An important article in the Atlantic this month, one I passed along to
my husband as I try to advocate putting our son into an international baccalaureate (IB)-based program. He says our local public schools are good, which is true. They are good by U.S. standards. But they aren’t so great, especially in math, science and foreign languages, by world standards.
An intriguing excerpt reads:
“How would our states do if we looked just at the white kids performing at high levels—kids who are not, generally speaking, subject to language barriers or racial discrimination? Or if we looked just at kids with at least one college-educated parent?
As it turned out, even these relatively privileged students do not compete favorably with average students in other well-off countries. On a percentage basis, New York state has fewer high performers among white kids than Poland has among kids overall. In Illinois, the percentage of kids with a college-educated parent who are highly
skilled at math is lower than the percentage of such kids among all students in Iceland, France, Estonia, and Sweden.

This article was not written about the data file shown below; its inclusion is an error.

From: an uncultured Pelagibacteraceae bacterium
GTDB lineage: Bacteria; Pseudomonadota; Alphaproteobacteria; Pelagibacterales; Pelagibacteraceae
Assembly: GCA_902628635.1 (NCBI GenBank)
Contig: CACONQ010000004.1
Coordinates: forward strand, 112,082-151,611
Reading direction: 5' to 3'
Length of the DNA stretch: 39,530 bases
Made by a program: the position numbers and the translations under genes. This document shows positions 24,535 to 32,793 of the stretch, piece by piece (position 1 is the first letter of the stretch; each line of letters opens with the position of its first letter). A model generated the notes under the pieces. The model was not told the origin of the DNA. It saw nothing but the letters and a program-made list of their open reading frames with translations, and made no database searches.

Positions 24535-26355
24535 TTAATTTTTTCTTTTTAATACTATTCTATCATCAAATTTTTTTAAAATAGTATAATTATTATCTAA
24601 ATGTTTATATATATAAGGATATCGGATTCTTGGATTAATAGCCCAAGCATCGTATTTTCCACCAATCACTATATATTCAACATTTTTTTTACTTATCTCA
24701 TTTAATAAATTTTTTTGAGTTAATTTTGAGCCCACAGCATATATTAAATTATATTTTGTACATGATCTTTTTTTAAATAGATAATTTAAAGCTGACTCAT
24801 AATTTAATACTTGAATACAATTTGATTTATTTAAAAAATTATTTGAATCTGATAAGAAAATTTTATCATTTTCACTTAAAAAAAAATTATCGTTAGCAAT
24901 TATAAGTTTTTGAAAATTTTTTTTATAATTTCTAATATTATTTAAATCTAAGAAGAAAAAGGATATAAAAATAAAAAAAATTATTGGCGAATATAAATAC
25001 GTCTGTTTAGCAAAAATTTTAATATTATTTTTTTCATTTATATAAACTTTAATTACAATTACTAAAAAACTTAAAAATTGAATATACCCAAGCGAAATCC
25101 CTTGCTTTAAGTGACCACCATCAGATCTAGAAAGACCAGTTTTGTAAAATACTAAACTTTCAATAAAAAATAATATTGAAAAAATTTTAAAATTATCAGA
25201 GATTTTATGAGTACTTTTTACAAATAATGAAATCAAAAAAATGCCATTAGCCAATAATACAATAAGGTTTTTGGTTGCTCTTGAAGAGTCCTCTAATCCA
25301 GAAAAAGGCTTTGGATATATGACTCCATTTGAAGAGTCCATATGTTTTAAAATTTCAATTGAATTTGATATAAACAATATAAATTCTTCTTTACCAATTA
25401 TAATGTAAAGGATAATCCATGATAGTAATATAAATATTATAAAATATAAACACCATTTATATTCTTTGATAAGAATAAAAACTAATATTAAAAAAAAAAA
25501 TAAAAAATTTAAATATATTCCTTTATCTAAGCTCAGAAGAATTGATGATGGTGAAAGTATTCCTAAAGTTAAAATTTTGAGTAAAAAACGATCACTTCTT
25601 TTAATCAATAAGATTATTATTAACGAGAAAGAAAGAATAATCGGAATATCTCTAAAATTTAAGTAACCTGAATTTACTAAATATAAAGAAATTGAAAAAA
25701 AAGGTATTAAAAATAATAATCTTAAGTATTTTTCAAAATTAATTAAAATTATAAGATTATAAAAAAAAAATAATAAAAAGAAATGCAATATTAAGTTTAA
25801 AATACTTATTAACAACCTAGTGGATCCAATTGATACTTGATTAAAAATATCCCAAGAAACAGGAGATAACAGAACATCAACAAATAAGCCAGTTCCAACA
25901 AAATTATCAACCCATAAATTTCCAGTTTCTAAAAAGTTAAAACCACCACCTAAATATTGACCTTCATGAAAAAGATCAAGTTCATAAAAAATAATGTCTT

Parents in Palo Alto will always insist that their kids are the exception, of course. And researchers cannot compare small cities and towns around the globe—not yet, anyway. But Hanushek thinks the study significantly undercuts the diversity excuse. “People will find it quite shocking,” he says, “that even our most-advantaged students are not all that competitive.”
One recourse would be to adopt IB or programs of similar quality standards in the local public schools. But according to the article, only Massachusetts has yet done this with any real effect, and even that state still has a way to go.